error probability also converges to 0. This technique applies to the transmission over any binary memoryless symmetric channel. Thus, it can be thought of as a first step in extending the proof that RM codes are capacity-achieving to the general case.
AU - Mondelli, Marco
AU - Kudekar, Shrinivas
AU - Kumar, Santosh
AU - Pfister, Henry D.
AU - Şaşoğlu, Eren
AU - Urbanke, Rüdiger
ID - 6770
T2 - 24th International Zurich Seminar on Communications
TI - Reed-Muller codes: Thresholds and weight distribution
ER -
TY - JOUR
AB - Electrons in materials with linear dispersion behave as massless Weyl- or Dirac-quasiparticles, and continue to intrigue due to their close resemblance to elusive ultra-relativistic particles as well as their potential for future electronics. Yet the experimental signatures of Weyl-fermions are often subtle and indirect, in particular if they coexist with conventional, massive quasiparticles. Here we show a pronounced anomaly in the magnetic torque of the Weyl semimetal NbAs upon entering the quantum limit state in high magnetic fields. The torque changes sign in the quantum limit, signalling a reversal of the magnetic anisotropy that can be directly attributed to the topological nature of the Weyl electrons. Our results establish that anomalous quantum limit torque measurements provide a direct experimental method to identify and distinguish Weyl and Dirac systems.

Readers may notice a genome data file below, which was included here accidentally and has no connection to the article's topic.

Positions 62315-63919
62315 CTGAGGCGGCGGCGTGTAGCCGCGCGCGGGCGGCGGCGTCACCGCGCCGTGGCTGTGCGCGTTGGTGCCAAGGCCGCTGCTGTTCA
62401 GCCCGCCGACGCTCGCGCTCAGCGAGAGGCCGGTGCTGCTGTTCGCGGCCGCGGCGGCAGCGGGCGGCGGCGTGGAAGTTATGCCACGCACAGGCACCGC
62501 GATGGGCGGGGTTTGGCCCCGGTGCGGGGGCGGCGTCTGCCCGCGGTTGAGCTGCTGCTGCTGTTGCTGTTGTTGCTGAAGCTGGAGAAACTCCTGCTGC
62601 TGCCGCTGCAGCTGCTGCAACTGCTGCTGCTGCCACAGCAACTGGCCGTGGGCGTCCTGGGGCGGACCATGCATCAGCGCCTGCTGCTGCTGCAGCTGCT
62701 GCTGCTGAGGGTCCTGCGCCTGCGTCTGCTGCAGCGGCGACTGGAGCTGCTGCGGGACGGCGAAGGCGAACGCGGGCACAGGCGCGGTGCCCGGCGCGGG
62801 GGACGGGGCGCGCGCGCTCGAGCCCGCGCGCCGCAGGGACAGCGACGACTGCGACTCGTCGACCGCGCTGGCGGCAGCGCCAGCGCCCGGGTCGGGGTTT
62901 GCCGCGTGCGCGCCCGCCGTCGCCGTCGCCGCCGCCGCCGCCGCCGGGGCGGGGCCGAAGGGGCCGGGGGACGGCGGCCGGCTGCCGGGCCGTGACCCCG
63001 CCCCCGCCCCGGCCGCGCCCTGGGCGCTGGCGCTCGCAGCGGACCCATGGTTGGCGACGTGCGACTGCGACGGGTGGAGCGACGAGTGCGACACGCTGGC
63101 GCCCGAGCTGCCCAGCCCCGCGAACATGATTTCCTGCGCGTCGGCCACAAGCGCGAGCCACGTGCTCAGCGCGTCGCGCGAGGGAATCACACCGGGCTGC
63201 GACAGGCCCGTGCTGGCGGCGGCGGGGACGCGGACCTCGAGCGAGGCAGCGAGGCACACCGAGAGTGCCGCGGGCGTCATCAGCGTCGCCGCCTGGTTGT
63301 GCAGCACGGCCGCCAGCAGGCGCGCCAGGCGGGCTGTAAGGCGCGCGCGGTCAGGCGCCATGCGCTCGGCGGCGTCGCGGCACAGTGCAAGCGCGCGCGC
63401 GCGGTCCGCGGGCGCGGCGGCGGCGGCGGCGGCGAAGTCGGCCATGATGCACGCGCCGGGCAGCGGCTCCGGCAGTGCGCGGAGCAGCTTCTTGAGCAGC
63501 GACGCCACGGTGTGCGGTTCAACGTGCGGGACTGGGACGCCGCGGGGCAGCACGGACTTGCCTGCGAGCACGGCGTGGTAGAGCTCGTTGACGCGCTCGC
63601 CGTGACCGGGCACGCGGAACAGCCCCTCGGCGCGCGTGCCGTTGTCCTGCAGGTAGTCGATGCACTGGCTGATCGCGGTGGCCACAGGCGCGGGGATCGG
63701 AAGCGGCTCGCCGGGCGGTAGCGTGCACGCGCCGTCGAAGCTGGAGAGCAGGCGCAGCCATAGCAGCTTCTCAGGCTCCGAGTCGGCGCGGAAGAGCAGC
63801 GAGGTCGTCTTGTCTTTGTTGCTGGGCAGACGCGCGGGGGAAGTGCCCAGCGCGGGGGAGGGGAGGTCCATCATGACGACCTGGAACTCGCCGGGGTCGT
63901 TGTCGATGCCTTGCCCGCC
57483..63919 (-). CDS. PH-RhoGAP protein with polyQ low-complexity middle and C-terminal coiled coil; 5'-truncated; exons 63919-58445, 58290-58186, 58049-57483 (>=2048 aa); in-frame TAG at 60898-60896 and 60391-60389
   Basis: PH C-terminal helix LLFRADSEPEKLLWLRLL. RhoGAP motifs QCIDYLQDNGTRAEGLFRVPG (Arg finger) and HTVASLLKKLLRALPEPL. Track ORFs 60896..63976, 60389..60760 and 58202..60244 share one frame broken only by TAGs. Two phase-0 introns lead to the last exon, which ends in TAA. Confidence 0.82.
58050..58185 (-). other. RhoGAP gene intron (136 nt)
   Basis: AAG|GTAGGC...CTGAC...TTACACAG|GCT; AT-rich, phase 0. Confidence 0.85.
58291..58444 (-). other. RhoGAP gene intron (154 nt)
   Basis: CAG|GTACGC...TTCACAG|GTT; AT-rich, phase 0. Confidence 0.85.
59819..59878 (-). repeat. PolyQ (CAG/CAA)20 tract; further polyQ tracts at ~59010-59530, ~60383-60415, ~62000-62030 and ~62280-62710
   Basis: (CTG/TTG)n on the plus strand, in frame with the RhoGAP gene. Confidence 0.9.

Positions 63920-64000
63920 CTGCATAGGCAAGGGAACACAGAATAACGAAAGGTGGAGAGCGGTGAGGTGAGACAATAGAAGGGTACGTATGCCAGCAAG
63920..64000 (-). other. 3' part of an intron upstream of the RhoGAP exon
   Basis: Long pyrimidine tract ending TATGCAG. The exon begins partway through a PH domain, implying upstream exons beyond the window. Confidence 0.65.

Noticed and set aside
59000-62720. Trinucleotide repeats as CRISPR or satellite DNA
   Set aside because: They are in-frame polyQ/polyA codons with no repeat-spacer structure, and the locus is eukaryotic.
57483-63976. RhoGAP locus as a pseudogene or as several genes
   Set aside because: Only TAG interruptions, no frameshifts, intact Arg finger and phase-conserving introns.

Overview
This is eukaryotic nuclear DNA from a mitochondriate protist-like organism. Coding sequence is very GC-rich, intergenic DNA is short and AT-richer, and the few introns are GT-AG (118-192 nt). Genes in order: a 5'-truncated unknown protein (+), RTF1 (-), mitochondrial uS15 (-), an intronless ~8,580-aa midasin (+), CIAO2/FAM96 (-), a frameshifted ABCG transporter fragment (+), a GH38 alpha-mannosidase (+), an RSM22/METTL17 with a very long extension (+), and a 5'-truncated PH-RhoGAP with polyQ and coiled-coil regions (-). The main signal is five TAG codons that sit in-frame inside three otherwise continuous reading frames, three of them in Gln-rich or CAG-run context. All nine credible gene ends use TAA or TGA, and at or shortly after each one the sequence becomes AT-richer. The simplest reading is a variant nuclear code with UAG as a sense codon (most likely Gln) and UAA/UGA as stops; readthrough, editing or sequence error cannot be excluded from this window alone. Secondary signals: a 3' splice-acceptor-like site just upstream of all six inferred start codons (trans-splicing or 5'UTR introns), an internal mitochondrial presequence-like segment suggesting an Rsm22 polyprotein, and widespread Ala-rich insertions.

AU - Moll, Philip J. W.
AU - Potter, Andrew C.
AU - Nair, Nityan L.
AU - Ramshaw, B. J.
AU - Modic, Kimberly A
AU - Riggs, Scott
AU - Zeng, Bin
AU - Ghimire, Nirmal J.
AU - Bauer, Eric D.
AU - Kealhofer, Robert
AU - Ronning, Filip
AU - Analytis, James G.
ID - 7068
JF - Nature Communications
SN - 2041-1723
TI - Magnetic torque anomaly in the quantum limit of Weyl semimetals
VL - 7
ER -
TY - JOUR